The board of directors of the Hiking Association of Trinidad and Tobago (HATT) has suspended the Island Hikers/Fitness Walkers’ membership following the death of hiker Richard Baird at the Aripo Falls on August 19.
The board met with Mario Russell, who was said to be one of the principals of the hiking group, last week Friday to discuss the circumstances surrounding Baird’s death.
An autopsy determined Baird died from a broken neck.
Based on the outcome of the meeting with Russell, the directors agreed the hiking group disregarded certain fundamental safe hike management practices and viewed these transgressions as “very serious and inconsistent with the goals and objectives of HATT”.
As such, interim secretary of HATT Michael Jattan said the directors agreed to suspend the Island Hikers/ Fitness Walkers’ membership from HATT effective August 4, 2017, pending the implementation of actions to reform its hike management practices.
Jattan said HATT would work with Island Hikers/ Fitness Walkers towards improving its hike management system. He said they intended to closely monitor the implementation of these activities over a three-month period and upon demonstration of a sustained satisfactory reform to its hike management practices, the suspension from membership would be lifted. Island Hikers/Fitness Walkers has been advised that failure to comply with and undertake necessary reforms would result in its expulsion from HATT. “The organisation’s concern is a member of the HATT so we did our investigation from the point of view of what was the nature of the hike management on the day of the incident. Our investigation was from that perspective. A police perspective would be about anything criminal, that is outside of our realm. The organisation is a member of our organisation, we have certain standards with respect of how they should be conducted so, the suspension would have been based on concerns we would have had with the management of the hike of the day,” Jattan told Newsday.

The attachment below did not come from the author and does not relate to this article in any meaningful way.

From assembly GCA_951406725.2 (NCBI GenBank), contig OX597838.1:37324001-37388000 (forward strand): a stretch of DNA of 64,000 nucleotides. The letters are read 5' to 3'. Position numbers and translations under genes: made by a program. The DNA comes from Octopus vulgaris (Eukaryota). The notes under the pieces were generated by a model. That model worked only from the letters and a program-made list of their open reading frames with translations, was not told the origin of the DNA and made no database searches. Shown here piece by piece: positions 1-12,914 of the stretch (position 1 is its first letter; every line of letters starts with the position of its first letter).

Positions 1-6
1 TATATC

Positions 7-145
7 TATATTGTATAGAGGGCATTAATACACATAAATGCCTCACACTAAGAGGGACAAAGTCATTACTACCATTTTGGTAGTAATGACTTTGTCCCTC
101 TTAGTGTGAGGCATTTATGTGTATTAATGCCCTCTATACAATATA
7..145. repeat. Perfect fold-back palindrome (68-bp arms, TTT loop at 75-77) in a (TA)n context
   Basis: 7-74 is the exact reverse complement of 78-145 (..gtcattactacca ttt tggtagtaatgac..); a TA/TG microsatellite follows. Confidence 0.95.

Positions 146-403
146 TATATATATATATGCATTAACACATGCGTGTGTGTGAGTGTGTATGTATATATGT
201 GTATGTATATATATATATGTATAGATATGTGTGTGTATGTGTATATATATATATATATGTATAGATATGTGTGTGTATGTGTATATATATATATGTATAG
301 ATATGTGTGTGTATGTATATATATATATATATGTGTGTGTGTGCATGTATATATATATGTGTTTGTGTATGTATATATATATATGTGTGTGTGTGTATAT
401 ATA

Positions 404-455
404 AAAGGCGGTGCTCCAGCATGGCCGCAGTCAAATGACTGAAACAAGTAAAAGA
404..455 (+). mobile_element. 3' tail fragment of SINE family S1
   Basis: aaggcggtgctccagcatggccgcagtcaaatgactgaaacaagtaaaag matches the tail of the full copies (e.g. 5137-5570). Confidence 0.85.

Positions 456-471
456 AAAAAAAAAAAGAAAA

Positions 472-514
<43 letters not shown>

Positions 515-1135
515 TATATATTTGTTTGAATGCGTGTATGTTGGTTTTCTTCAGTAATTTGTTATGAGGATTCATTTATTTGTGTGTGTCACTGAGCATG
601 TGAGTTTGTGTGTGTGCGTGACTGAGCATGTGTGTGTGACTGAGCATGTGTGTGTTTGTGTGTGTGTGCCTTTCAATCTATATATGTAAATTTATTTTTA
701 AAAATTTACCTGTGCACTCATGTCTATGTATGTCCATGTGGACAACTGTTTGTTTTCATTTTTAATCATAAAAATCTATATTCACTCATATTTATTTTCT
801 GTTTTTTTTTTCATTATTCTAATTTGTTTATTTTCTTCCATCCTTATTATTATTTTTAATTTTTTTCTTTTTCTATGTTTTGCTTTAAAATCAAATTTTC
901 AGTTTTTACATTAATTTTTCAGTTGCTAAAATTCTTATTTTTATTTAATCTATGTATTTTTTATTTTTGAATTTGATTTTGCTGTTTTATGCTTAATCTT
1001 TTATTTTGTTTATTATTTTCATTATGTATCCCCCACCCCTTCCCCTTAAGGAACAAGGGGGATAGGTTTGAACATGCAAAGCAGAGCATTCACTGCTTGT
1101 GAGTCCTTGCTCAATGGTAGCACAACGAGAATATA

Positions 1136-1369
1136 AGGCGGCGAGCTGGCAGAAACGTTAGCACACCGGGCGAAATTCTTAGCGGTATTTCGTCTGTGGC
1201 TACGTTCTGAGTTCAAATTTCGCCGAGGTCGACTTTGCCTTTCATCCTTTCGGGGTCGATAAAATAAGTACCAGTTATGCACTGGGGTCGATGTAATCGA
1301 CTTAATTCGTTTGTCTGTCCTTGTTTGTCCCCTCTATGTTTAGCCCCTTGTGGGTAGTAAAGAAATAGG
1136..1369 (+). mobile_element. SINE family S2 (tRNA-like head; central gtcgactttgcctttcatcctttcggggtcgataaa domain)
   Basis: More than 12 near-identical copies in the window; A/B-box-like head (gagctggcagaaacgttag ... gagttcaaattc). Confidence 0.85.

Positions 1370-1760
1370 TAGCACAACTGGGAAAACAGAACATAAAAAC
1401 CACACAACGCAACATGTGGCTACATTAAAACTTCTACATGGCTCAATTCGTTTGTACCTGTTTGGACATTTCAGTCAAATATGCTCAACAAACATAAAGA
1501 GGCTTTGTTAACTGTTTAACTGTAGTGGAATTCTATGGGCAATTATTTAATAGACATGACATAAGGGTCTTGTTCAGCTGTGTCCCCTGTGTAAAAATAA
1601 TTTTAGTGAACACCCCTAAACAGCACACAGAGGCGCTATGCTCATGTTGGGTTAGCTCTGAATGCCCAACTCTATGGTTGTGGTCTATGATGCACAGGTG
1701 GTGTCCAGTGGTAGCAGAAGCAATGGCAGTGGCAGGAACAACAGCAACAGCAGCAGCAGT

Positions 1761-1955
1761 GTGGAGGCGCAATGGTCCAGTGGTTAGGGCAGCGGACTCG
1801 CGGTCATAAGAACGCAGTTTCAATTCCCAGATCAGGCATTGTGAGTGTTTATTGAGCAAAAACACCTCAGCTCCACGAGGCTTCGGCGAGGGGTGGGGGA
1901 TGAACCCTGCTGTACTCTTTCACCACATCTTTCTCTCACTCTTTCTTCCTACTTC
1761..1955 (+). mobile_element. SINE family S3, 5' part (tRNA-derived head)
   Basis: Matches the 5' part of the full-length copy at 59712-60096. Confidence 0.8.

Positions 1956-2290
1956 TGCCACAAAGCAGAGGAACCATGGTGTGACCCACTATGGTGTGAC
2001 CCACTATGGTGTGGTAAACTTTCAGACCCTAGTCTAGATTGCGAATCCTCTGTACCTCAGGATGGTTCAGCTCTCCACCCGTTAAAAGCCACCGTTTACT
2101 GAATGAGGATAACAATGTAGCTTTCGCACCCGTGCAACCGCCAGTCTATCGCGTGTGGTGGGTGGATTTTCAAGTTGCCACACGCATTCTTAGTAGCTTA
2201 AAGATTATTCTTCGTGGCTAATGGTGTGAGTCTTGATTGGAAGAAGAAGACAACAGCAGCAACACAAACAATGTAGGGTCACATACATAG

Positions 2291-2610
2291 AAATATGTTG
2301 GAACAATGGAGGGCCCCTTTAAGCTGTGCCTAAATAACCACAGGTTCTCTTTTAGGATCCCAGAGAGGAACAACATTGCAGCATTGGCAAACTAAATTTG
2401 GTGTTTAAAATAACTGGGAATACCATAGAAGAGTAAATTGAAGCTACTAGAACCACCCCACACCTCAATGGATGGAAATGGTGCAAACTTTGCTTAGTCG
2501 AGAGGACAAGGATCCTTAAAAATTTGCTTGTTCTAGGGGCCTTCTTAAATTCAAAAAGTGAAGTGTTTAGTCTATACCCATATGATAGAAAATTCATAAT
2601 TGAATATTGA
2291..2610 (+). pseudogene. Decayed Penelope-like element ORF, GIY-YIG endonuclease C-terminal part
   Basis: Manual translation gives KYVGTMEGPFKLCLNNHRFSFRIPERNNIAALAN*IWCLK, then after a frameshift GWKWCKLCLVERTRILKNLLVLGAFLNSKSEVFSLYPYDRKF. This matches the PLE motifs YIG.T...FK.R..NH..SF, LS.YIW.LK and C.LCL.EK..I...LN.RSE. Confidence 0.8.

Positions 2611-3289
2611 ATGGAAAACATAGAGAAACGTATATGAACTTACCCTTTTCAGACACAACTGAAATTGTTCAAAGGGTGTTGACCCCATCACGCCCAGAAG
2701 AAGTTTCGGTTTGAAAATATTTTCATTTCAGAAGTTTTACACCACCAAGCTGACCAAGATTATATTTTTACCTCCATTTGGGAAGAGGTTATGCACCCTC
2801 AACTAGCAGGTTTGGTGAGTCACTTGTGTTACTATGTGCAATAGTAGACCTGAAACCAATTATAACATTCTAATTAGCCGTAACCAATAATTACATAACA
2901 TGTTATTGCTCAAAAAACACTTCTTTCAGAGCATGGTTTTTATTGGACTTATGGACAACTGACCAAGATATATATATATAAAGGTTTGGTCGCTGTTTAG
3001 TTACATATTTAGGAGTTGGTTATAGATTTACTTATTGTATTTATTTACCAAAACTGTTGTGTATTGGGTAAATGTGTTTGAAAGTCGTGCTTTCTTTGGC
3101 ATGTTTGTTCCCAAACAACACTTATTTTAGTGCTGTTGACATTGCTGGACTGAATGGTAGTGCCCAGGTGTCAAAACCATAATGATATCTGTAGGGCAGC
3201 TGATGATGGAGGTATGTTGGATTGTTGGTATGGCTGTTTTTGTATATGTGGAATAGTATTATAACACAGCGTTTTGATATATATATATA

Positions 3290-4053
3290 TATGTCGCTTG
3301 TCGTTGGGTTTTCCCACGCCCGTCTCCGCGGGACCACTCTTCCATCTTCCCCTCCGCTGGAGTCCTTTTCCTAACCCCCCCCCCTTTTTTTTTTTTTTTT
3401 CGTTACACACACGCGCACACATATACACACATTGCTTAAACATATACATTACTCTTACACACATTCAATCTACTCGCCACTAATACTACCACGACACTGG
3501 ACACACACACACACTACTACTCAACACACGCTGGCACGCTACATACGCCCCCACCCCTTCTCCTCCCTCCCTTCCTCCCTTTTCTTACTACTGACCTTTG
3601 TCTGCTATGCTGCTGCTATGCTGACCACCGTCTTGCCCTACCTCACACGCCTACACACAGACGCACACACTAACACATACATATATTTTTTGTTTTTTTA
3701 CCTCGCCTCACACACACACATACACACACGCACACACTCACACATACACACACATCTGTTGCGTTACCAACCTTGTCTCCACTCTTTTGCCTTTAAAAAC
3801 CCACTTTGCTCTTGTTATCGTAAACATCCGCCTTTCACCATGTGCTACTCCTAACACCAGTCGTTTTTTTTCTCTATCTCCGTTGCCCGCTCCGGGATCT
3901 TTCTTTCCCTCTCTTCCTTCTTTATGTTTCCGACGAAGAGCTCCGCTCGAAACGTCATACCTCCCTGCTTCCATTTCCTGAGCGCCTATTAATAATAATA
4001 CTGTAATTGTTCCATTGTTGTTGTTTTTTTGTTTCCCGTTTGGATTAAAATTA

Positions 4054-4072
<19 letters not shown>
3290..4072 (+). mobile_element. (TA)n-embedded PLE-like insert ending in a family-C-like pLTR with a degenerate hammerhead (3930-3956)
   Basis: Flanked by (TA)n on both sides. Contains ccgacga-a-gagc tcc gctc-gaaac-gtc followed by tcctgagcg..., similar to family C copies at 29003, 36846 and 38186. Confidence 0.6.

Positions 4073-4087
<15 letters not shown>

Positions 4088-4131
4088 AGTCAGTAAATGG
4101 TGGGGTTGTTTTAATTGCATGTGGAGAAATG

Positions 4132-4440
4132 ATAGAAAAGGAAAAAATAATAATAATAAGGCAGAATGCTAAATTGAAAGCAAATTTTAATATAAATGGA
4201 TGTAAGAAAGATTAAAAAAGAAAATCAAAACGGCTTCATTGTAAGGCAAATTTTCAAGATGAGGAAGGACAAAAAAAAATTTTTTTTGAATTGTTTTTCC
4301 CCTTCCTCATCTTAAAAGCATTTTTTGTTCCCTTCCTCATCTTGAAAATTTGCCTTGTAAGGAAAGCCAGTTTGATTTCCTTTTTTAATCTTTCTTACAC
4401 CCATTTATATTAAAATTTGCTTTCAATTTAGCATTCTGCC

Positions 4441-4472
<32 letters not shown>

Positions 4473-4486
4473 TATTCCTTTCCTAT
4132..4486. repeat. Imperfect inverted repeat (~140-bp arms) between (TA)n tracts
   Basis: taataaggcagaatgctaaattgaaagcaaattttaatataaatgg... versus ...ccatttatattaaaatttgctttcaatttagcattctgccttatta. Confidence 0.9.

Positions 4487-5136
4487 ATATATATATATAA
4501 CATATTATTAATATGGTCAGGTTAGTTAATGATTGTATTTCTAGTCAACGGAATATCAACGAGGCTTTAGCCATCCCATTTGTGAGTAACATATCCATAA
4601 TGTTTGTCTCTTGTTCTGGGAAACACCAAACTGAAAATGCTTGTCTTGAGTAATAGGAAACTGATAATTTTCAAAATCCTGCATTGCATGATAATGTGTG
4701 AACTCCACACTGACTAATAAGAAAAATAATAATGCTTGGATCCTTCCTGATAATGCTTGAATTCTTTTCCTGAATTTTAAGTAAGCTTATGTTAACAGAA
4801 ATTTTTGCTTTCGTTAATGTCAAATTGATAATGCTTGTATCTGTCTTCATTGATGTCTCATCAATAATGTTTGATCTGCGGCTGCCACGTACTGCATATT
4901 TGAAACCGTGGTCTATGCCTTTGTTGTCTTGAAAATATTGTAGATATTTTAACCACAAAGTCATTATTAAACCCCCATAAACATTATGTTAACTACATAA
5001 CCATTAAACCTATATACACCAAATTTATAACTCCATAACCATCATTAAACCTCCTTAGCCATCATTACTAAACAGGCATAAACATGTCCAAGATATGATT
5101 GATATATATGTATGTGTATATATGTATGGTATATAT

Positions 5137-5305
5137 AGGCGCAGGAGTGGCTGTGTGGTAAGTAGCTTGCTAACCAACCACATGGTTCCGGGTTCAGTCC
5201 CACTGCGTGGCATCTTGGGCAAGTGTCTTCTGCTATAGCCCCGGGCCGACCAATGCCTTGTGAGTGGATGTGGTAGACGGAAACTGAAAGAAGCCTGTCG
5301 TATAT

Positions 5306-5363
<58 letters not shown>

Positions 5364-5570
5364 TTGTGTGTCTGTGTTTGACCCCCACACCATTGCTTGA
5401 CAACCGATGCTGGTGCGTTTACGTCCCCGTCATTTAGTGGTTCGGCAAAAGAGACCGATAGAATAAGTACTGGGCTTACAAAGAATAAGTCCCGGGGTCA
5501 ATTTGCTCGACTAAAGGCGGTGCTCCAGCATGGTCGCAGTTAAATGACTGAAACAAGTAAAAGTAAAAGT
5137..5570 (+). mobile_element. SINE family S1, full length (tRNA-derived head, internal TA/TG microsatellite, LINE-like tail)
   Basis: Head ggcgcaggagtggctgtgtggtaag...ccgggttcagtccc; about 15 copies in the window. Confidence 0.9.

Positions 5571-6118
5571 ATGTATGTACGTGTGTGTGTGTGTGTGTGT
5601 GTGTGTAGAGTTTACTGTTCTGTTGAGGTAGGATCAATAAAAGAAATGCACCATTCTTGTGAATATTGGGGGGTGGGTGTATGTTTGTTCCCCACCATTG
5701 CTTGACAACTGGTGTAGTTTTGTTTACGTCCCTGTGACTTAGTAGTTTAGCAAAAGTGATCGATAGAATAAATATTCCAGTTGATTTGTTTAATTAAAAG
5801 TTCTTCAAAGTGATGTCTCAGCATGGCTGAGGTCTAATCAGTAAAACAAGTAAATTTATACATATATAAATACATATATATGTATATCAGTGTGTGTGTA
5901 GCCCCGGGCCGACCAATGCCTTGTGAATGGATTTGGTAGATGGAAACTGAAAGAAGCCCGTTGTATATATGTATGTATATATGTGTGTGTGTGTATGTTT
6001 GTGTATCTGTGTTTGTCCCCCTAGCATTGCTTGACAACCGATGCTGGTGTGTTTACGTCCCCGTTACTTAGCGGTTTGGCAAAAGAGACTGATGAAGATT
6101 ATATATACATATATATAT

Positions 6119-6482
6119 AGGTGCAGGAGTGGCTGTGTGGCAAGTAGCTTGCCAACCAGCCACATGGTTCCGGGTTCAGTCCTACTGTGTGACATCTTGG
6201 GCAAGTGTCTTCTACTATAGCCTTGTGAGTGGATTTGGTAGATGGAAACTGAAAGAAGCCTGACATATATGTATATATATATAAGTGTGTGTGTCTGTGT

Also, he said HATT acknowledged the concerns of the hiking fraternity, stakeholders and the general public arising from this latest incident. “HATT is in the process of drafting guidelines for hikers and standards for hiking clubs, to be submitted to the Bureau of Standards for implementation in the shortest possible time. HATT is committed to treating the natural environment with the respect it deserves, and to making the hiking experience a safe and enjoyable one for all,” he said. Baird’s widow Kernesha Baird she was pleased with the board’s decision.
“My husband was an avid hiker for a long time. I never liked it because I don’t like the bush. “I think it was carelessness on their (Island Hikers/Fitness Walkers) part because they were supposed to give an account for everybody. They were supposed to be in a group and do a head count when everybody is leaving. They did not do that,” she told Newsday.